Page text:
The first congressional election of Donald Trump’s presidency is one week away. Although Republicans are strongly favored to retain the seat formerly held by Rep. Mike Pompeo, the race is seen as the Democrats’ first test of candidates, messages, strategies, and tactics in an effort to win a series of special elections over the course of the next three months, and to prepare for midterm elections in 2018. Kansas Democrats chose James Thompson, a civil rights attorney from Wichita, as their standard bearer to run against state treasurer Ron Estes. Can a Democrat win in a solidly Republican state representing a district that includes Koch Industries? The answer is yes, though it will be an uphill battle based on historical trends and more recent developments in the state. If elected, Thompson would be the first Democrat to hold the seat in more than two decades, and would be the only Democrat in the state’s congressional delegation.
The New York Times has an interesting story about Kansas Democrats and moderate Republicans making gains in the state legislature during the last election, in a state which Donald Trump won by 20 points:
In this election year, voters across Kansas leaned firmly to the right at the federal level, but showed far more nuance when it came to their state. In parts of Kansas, they punished conservative legislators linked to Gov. Sam Brownback’s tax-cutting doctrine, instead gravitating toward moderate Republicans and Democrats like Mr. Parker who blame the governor and his legislative allies for imperiling the state’s finances and putting public schools at risk.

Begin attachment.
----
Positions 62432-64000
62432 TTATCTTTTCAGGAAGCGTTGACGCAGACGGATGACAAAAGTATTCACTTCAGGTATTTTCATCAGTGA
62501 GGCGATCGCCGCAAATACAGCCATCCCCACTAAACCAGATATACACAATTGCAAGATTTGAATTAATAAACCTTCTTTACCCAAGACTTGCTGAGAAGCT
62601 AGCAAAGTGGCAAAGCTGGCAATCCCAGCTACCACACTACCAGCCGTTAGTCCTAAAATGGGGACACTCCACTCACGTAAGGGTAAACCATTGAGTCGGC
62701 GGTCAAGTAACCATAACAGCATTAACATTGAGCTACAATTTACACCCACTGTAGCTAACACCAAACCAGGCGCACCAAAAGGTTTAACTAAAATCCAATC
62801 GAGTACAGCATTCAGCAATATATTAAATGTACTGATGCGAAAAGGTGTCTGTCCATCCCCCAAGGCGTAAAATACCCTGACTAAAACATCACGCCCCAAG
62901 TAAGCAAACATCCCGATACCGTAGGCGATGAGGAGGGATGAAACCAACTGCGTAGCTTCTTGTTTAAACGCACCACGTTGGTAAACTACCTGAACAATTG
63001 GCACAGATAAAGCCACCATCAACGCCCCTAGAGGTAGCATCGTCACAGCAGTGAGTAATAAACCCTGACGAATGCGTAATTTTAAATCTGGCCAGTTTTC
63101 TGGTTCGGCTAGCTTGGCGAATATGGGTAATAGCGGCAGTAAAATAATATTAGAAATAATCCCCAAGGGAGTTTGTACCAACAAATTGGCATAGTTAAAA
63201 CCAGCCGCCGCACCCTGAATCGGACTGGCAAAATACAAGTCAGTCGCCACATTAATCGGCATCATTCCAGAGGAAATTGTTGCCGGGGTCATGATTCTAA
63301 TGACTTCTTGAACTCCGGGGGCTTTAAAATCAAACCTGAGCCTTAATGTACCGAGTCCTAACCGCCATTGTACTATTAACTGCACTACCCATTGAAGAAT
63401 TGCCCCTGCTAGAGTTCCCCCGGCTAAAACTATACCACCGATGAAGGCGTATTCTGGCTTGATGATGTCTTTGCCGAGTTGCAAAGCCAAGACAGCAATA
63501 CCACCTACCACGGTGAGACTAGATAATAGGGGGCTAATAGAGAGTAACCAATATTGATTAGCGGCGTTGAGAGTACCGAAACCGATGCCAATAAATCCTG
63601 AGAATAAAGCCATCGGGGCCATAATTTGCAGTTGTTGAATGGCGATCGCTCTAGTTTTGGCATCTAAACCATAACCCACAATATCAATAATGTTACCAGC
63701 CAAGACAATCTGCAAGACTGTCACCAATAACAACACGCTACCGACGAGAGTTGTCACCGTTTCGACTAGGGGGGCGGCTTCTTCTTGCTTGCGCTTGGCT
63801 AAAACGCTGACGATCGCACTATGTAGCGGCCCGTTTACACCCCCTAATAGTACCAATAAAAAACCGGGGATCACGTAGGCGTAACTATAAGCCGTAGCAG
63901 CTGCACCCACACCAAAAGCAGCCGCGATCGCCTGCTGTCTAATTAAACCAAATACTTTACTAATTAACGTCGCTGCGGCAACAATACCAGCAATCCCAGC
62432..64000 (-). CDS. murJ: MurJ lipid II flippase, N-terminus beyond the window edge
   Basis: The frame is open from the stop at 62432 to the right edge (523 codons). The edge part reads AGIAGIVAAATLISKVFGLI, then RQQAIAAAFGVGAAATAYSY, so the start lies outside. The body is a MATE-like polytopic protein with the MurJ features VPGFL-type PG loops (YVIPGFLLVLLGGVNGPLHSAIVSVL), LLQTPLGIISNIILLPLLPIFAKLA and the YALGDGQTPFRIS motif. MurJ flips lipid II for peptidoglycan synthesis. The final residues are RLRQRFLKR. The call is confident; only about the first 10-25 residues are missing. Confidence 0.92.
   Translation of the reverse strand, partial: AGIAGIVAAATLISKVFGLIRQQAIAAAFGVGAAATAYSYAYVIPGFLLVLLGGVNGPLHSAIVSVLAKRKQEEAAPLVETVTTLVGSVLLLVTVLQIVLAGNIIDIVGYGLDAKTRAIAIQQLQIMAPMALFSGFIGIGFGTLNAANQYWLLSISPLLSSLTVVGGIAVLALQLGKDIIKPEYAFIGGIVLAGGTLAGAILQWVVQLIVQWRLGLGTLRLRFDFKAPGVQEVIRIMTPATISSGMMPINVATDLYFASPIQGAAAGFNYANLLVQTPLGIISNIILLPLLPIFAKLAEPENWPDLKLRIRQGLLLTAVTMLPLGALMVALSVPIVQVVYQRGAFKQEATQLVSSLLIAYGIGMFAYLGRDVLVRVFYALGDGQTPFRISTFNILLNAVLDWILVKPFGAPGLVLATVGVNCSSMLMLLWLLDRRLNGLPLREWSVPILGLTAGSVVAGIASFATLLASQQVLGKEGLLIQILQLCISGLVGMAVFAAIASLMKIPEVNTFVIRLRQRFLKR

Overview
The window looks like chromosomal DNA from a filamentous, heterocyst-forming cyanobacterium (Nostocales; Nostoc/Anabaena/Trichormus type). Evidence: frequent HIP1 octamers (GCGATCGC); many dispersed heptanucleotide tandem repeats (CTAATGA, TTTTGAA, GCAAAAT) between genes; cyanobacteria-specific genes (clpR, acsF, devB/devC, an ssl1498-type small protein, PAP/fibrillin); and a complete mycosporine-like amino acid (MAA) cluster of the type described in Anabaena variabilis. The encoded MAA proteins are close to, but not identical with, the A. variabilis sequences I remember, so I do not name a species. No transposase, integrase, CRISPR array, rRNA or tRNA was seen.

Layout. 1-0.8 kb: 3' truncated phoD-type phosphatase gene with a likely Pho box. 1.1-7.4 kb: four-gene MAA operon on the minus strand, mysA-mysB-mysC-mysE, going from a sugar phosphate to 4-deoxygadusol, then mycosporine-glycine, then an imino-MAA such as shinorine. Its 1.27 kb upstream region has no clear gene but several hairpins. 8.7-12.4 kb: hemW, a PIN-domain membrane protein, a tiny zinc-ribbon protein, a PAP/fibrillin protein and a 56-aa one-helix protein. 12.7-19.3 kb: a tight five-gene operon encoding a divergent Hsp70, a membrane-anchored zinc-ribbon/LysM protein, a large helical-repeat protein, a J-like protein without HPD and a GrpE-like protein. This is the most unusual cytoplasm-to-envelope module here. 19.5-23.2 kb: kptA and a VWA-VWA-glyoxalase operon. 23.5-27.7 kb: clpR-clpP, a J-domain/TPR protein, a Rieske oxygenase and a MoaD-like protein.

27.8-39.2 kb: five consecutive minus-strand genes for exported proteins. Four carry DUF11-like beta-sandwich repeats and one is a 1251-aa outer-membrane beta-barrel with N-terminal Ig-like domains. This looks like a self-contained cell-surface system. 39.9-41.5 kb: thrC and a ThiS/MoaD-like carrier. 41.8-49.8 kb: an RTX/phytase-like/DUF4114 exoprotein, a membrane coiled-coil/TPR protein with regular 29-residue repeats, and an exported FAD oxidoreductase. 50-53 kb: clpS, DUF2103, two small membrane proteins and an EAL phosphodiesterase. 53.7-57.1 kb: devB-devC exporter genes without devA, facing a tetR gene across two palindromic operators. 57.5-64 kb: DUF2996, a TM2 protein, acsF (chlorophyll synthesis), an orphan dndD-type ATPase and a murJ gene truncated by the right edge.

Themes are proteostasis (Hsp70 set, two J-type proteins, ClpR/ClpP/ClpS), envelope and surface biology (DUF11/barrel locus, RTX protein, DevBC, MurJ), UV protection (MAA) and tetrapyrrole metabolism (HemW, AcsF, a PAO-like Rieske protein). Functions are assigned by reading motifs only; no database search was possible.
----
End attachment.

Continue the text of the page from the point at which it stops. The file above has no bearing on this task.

“Their goal was very simple, and that was to associate me with Brownback,” said James Todd, the two-term Republican lawmaker Mr. Parker challenged here in suburban Kansas City. “That obviously was effective enough to beat me.”
For generations, Republicans have dominated Kansas politics, and that seems unlikely to change any time soon. Many voters here believe strongly in the party’s message on issues such as abortion and gun rights and want limits on government spending. But some of those same Republicans have grown frustrated during Governor Brownback’s six-year tenure with perpetual budget shortfalls, cuts to road projects, rollbacks to social services and, especially resonant here in Overland Park, perceived budget threats to public schools.
It is interesting to see how voters responded to one-party rule in state government in one of the reddest states in the country that has not voted for a Democratic president since 1964. The question Democrats will probably be asking themselves in the weeks and months ahead is what – if anything – can they learn from what happened in Kansas and if they can capitalize on that in future statewide and congressional races.